The headlining event for the kick-off to the 2012 Oregon Museum of Science and Industry (OMSI) Film Festival was the Oregon premiere of “To the Arctic,” the story of a gentle polar bear mother and her playful twin cubs.
Florian Schulz, an extreme location photographer (he even scubas under icebergs in the Arctic), was on location with the production crew for five months. He gave a multi-media presentation showing his work as an Arctic photographer camping in the freezing Arctic with his Mexican sun-loving wife.
Schulz explained that the purpose behind “To the Arctic,” filmed 8 degrees from the north pole in the Norwegian Svalbard archipelago, was to entertain, educate and inspire audiences to work for conservation advocacy. He shows his experience with the IMAX crew, leaving off as a hungry mammoth male polar beer chases the film’s focus, a frantic mother bear and her cubs, jumping across little melting icebergs.
When seals are hard to find, as they are as the ice flows dwindle, the next tasty thing is a polar bear cub.
With great waterfalls spraying off ice cliffs, Meryl Streep’s gentle voice announces that there are truly few wild places left. She explains that 25% of the ice has receded since 1980 and reports that scientists predict, if nothing is done, all the ice will be gone by 2050.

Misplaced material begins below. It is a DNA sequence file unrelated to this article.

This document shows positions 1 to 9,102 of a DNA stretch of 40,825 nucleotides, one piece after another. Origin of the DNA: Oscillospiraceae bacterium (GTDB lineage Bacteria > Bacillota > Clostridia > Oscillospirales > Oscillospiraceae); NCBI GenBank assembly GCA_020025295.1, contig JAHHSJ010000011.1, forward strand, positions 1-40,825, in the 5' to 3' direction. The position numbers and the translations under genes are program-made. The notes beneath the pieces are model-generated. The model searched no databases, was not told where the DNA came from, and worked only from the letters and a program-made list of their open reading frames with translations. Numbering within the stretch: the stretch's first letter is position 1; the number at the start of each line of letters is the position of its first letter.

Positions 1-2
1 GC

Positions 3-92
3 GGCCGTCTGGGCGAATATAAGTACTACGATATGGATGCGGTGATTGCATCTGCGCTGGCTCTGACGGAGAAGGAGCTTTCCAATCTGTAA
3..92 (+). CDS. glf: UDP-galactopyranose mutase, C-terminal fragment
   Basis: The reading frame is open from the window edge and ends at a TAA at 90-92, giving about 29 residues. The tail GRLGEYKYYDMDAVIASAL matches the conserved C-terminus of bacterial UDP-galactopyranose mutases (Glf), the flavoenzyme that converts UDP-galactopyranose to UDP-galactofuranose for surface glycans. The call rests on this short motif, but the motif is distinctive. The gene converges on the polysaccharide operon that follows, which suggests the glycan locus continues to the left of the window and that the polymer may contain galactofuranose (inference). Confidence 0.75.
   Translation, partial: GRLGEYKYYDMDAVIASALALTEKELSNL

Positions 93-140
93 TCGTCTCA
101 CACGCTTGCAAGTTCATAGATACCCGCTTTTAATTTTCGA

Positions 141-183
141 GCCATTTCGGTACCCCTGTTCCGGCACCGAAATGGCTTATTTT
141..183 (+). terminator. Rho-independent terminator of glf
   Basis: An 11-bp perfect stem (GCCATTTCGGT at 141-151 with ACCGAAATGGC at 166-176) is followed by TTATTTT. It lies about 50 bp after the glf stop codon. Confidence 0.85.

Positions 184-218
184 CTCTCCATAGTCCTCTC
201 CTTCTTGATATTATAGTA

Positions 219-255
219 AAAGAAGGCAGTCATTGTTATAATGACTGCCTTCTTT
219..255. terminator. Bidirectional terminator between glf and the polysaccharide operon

Magically, the filmmakers weave a story about the polar beer mother and her twin cubs into the film. For five days she allows them to film their play, sleep, hunt, nourishment and danger. The audience understands that as the temperatures are rising, as the ice flows decrease and as food sources become more and more scarce, the life of this tight family unit is at risk.
As Schulz showed in his background talk, a hungry male polar bear comes onto the scene. Like other males in a similar predicament, he is seeking young cubs to satisfy his hunger.
We have come to love the caring mother and her little family, so we immediately understand the entire chain effect of global warming that creates this moment of crisis.
At the closing Q & A session with Schulz, a student in the audience asked: If you were asked to go on this trip again, what is one thing you didn’t take that you would on a second trip?
Without hesitation, Schulz answered that he would take Barak Obama so that he could appreciate and understand the fragility of the area and not support oil drilling in the Arctic. Schulz explained that there is no technology available to clean an oil spill under ice. In addition, there is no technology — period — within 1,000 miles to attempt a clean-up anywhere in the frozen north.
This entire glorious film, with the incomparable Streep narrating, is all set to creatively expressed fabulous music by Paul McCartney. The entire experience is like setting down to a chocolate dinner – so heavenly delectable you never want it to end.
THE 2012 OMSIMAX FILM FESTIVAL
28 films – 450 shows
May 8 – July 1, 2012
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